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Lecture 11

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English 2307E
Krista Lysack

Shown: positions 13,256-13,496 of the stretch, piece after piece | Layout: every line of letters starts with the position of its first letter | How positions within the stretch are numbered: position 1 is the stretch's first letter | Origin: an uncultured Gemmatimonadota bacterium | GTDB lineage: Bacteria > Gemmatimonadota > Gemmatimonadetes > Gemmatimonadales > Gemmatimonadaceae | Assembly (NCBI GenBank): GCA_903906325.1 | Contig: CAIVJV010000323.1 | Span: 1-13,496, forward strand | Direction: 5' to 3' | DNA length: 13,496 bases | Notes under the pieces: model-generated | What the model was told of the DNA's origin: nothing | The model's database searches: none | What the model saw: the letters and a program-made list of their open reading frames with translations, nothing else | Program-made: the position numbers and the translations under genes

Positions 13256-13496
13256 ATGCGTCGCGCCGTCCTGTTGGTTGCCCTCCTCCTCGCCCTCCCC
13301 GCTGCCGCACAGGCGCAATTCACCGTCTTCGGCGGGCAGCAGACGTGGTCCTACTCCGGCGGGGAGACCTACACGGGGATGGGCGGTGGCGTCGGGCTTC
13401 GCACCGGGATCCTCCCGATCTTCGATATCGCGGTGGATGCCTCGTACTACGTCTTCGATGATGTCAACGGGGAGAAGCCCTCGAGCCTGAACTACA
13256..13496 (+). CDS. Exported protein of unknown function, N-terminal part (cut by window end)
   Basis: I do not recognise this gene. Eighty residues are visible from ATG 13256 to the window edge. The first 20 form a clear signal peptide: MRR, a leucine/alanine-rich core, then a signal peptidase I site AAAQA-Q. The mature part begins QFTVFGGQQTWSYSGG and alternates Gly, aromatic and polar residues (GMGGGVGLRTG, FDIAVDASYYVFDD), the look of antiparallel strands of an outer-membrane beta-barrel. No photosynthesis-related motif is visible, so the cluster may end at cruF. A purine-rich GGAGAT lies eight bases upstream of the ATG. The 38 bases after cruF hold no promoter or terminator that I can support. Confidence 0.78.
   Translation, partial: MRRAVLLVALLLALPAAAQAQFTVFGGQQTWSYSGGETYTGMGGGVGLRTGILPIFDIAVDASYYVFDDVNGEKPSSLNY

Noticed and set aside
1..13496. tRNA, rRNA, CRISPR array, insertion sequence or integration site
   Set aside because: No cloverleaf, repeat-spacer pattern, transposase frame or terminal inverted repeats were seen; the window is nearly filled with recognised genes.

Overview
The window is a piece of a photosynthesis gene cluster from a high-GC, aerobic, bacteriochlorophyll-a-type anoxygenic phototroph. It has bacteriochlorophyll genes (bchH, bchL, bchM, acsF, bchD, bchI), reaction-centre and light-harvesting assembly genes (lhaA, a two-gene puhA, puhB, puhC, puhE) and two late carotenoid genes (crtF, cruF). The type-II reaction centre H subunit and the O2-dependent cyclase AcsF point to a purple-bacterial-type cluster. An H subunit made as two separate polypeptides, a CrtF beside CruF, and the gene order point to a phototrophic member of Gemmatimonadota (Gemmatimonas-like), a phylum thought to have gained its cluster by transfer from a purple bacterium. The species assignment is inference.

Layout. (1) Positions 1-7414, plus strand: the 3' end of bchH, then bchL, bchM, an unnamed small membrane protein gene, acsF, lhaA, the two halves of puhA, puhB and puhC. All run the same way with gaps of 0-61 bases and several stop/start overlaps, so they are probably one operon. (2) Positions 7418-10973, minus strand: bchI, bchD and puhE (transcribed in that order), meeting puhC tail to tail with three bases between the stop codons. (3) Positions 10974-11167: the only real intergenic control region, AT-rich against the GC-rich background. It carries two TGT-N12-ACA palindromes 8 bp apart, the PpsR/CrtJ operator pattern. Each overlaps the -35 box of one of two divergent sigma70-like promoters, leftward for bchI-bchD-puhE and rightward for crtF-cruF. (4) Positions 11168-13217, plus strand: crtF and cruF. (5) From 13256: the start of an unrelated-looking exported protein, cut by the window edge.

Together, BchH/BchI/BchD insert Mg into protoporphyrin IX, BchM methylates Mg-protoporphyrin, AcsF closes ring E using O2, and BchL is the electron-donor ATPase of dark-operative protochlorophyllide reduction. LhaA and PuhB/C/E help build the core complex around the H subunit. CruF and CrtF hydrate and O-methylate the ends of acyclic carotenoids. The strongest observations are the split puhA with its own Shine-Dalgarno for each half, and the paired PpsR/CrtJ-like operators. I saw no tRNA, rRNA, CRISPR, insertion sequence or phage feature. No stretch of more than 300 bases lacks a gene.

English 2307E Thursday February 27 Lecture 11 Christina Rossetti’s “Aesthetics of Renunciation” Rossetti is typically thought of an “off the cuff”, witty, playful writer. • “Goblin Market” was different than her usual work • She usually writes with very short verses • She went through a change in temperament during her teens o As a child she was lively and extroverted, but she went through a spiritual crisis or transformation where she became more introverted and developed a set of practices organized around self-denial • There is a long history of self-denial in Medieval history, people punishing themselves and trying to get closer to God o Rossetti gave up going to the theatre, the opera, and no longer played chess (since she felt she was overly competitive, she tried to show restraint and not play it anymore) o In the context of Victorian femininity, self-denial became “the thing to do” • Rossetti went on to be one of the best and most original Victorian poets • Much of her poetry is devotional and religious, it has a sense of melancholy (can sometimes seem morbid) o There are lots of poems about death and the afterlife • At the same time, her poetry is witty and playful o Her poetry has a push and pull (melancholic on one hand, but still finds ways to be funny and discover some meaning in the aesthetics of renunciation) Aesthetics of Renunciation • A form of poetry that founds itself on deferral, self-denial, restraint • The term wasn’t used by Rossetti, but by Sandra Gilbert and Susan Gubar in The Madwoman in the Attic (1979) to describe Rossetti’s tendencies as a poet • It privileges deferring pleasure and putting off rewards • Rossetti is a contrary figure, going against the expected logic of things in a wilful way • What can you make out of self-renunciation as a poet? Can it be made into a poetic strategy? o We tend not to value self-renunciation today – we see it as a path to shutting down. We see a value in speaking up, expressing yourself, and being direct. o Rossetti makes a case for the potential of deferring and self-restraint. o Deferral can be a way to build suspense and anticipation of pleasure o It can help to focus your energies on other pursuits o The practice of restraint is productive when it comes to pleasure  eg. if you have a chocolate bar and instead of eating it right away, you save it for later in the day and anticipate the time when you will eat it • Self-renunciation as a way to assert oneself o Deferral or practicing restraint isn’t just a way of magnifying pleasure, but also magnifying power o There is a power and autonomy in the act of deferral  The more that Rossetti puts things off, the more power she has o It is hard for us to see power in refusal (in us not wanting to do something), but Rossetti sees refusal as a way to assert herself  eg. a child may assert themselves by refusing to eat certain foods (and there is nothing anyone can do about it if they really put all of their energy into refusing it) o Our culture sees deferral as self-defeating, not a positive attribute • Rossetti finds ways as a poet to find enabling ways to promote self-renunciation (and to use that for pleasure and power) “Song” (1490) • This poem is an experiment in restraint • It isn’t a long poem (only 2 stanzas) • The message also seems to be short and holding back o Everything about it seems understated and restrained, but it is the understatement that carries the message • It is often read at funerals • The speake
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